I am a citizen of Mauritania, who entered the U.S. five months ago using a Senegalese passport that's a fake--I paid someone to create it for me. The persecution I suffered happened in Mauritania, because of my race. I was not able to get a passport from my own country before I fled. Is it possible for me to prove that I am not a citizen of Senegal and that I deserve asylum from Mauritania?
Identity is the starting point for any asylum application and interview. In fact, it’s possibly the most important thing you will have to prove to an Asylum Officer or Immigration Judge.
Judges and officers understand that proving identity can be difficult for many reasons, including the fact that true refugees often flee their country without documents. If you have any documentation at all proving you are from Mauritania, submit it along with your asylum application. This might include school records, medical records, voting cards, or even a driver’s license. In combination with your truthful testimony, such evidence can overcome the presumption that you are a Senegalese citizen.
Passports create, in legal terms, a “rebuttable presumption” of citizenship. This means that entering with a Senegalese passport tells the officer or judge that you are a citizen of Senegal. It will be your job to rebut that presumption of citizenship, using documents and credible testimony (your oral account, which must be detailed, consistent, and plausible). Specifically, you will have to demonstrate your Mauritanian citizenship and detail how you obtained the fraudulent passport.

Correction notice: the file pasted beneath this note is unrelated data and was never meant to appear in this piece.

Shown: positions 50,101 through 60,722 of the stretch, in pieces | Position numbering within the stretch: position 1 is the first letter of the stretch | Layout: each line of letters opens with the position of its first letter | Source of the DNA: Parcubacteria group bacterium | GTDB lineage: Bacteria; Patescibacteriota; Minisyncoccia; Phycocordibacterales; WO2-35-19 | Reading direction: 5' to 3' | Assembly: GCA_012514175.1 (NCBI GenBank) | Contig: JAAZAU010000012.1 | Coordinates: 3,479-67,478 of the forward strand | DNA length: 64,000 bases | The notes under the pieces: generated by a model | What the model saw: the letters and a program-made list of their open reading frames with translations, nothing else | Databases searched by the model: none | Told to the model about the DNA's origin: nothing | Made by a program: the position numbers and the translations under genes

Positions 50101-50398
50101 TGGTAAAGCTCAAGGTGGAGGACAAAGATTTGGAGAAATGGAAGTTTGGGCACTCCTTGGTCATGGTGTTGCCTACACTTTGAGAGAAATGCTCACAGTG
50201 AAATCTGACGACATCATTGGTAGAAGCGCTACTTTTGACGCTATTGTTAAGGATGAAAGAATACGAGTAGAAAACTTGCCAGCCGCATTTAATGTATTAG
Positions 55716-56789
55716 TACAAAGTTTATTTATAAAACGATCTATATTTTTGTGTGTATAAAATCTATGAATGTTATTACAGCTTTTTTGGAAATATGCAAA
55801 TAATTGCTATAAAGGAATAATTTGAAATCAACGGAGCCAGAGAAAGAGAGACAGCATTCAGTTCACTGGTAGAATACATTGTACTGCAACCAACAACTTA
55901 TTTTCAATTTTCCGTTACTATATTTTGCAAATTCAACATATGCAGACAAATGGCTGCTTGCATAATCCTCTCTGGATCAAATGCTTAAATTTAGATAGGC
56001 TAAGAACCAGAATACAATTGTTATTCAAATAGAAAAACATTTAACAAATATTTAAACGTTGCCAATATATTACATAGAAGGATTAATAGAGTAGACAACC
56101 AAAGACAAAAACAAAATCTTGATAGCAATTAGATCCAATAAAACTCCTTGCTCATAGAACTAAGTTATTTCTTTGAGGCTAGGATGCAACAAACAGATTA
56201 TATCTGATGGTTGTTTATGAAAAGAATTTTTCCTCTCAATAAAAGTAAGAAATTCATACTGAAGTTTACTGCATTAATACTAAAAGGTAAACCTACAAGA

When explaining how you obtained the Senegalese passport, be as detailed as possible. Did you pay for the passport? How did you find this person and how much did the passport cost? Did you provide the pictures? Where was the transaction? Describe the process you went through in detail.
If you still have the Senegalese passport, bring it to the interview. The officer will most likely keep it. If you no longer possess the passport, explain why and how you no longer have it in your possession.
You must be able to convince the judge or officer of your identity and that you are a citizen of your country in order for the merits of your claim to be considered. Without knowing who you are, the judge or officer will not be able to determine whether you have suffered persecution or have a well-founded fear of persecution.